Being in charge of the entire workload of a company would have anyone’s head spinning. The servers that are under your command have to work like a well-oiled machine or the fury of 1,000 administrators will come crashing down on you. But you’re not the only one whose soul will be crushed.
Servers can feel your pain
Well, not exactly… but close. We have been operating in a way that is rapidly becoming outdated. NICs have MAC addresses, HBAs have WWPNs, and motherboards have UUIDs - if anything changes, welcome to a configuration black hole. Burned-in identities allow a data center to operate, but they don’t give the agility needed to make quick changes in an evolving situation. A production server goes down - what do you do? You grab another coffee and get to work. If those identities weren’t bound then you could pop, lock, and drop a new host right into the rack and migrate all your configs and licensing. That’s what we are talking about when we say the “soul of the server” – when the identity and policies that make those boxes blink are able to migrate from one host to another.
How to Save a Life
More like saving your professional and personal life, Cisco created a transient “soul” in their server hardware, or “body”. Thanks to this innovation, those darned BIOS settings and stubborn MAC addresses are able to migrate from one server to the next without being bound to any specific hardware. If your key server goes down, you will be able to migrate its “soul” to a backup “body” within minutes! Why have we not done this before? No one has defined a server through the eyes of the application - that is, until Cisco’s Unified Compute System –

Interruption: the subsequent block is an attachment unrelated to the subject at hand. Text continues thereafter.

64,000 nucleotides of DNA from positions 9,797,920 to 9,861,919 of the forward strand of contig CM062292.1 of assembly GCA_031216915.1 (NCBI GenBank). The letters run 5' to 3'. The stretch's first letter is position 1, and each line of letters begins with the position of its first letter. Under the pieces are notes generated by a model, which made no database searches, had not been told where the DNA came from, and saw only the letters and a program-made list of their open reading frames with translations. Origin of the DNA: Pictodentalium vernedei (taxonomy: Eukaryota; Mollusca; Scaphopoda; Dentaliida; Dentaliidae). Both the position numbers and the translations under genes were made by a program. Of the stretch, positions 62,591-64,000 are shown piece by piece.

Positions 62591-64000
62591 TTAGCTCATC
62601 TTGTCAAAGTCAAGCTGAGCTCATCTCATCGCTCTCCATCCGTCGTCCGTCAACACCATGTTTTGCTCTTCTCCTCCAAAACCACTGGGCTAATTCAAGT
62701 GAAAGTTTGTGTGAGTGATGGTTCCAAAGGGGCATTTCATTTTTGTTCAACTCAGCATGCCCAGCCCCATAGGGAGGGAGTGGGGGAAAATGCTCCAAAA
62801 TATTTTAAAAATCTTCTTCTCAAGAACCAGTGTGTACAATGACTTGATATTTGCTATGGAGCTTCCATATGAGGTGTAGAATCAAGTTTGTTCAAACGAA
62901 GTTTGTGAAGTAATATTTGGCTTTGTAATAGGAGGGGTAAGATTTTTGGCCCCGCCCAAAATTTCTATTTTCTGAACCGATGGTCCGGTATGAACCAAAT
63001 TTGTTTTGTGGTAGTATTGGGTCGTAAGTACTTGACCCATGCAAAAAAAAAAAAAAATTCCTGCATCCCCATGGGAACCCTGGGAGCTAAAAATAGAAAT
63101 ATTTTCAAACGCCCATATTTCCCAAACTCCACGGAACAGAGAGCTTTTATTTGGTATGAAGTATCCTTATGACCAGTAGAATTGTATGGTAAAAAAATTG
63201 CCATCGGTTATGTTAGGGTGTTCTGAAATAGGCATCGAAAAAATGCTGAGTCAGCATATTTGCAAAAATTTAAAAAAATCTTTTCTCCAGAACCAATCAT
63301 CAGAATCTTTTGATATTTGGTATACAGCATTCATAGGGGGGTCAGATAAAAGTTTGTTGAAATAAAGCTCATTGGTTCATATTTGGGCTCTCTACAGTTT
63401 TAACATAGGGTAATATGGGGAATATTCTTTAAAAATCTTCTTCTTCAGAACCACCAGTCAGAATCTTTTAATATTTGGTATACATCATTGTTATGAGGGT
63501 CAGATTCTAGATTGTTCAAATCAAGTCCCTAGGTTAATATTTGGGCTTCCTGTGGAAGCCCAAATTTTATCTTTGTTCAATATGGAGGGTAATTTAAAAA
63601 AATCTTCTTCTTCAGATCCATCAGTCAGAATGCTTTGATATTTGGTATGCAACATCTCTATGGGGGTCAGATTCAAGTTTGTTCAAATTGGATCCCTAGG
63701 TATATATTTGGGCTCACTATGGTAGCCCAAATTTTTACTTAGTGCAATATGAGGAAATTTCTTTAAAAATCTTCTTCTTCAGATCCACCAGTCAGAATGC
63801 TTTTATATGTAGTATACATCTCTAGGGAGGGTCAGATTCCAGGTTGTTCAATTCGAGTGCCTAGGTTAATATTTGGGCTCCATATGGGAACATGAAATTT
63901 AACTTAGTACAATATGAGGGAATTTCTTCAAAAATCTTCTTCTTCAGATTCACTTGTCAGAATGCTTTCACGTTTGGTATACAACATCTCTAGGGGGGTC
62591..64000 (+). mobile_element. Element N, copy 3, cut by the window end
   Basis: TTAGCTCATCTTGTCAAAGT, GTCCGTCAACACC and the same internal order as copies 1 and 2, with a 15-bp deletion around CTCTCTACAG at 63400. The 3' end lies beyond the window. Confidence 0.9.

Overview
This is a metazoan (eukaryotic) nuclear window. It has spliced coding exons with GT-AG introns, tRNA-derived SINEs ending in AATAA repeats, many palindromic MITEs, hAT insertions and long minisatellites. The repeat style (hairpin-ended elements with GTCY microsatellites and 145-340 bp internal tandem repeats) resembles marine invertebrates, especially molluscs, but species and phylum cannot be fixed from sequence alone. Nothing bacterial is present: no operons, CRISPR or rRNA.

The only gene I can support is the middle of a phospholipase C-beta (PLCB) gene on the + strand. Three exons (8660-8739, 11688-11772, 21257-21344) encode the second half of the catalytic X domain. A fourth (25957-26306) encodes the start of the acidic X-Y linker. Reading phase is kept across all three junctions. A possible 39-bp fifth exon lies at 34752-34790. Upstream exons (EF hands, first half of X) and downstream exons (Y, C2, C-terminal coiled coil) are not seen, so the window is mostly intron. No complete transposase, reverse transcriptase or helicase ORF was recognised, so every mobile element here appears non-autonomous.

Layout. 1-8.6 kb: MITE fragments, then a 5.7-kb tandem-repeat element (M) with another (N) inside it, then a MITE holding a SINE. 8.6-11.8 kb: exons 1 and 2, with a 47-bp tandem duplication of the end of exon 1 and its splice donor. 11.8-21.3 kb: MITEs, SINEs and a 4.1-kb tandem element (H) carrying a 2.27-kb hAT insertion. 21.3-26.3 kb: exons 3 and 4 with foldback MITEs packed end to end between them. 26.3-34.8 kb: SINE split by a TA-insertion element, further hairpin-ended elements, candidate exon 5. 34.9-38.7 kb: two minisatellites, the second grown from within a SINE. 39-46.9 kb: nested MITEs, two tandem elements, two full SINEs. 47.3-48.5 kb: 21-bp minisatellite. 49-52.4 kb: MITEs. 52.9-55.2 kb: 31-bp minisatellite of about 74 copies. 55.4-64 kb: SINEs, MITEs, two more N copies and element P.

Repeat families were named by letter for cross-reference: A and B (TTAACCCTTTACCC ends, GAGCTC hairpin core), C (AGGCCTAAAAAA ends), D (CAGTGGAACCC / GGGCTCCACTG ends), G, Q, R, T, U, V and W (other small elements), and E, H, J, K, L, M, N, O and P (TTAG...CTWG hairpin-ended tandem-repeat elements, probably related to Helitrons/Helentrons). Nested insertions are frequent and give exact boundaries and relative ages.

Quit Being Stuck in a Box
And it’s not just about savings lives – thinking outside the box can create enormous opportunities. Imagine upgrading server hardware by moving the soul from an old host to a new one. Think about reducing downtime during scheduled maintenance windows by leveraging test/dev equipment, or leveraging the software nature to deploy new servers in mere minutes. And what if we could tie firmware to the “soul”, thereby ensuring corporate compliance is always met even in the event of hardware replacement? With UCS, all these things are possible.
What does that mean?
As software-defined infrastructures take the modern data center by storm, this original software-defined Cisco innovation is still leaving its mark in the lives of its users. It’s about simplified management and recoverability in an age when zero downtime is the expectation. It’s about abstracting policies that used to be bound to equipment so those policies can exist elsewhere. It’s about freeing you, the administrator, to escape the confines of the data center so you can drive innovation. Giving time back to you, the trench warriors, will not only save the company money but allow innovative business outcomes to thrive.
If you've reached the bottom you might also like CCIE Jeff Kish's, "The Golden Data Center" from VMUG UserCon in Indianapolis!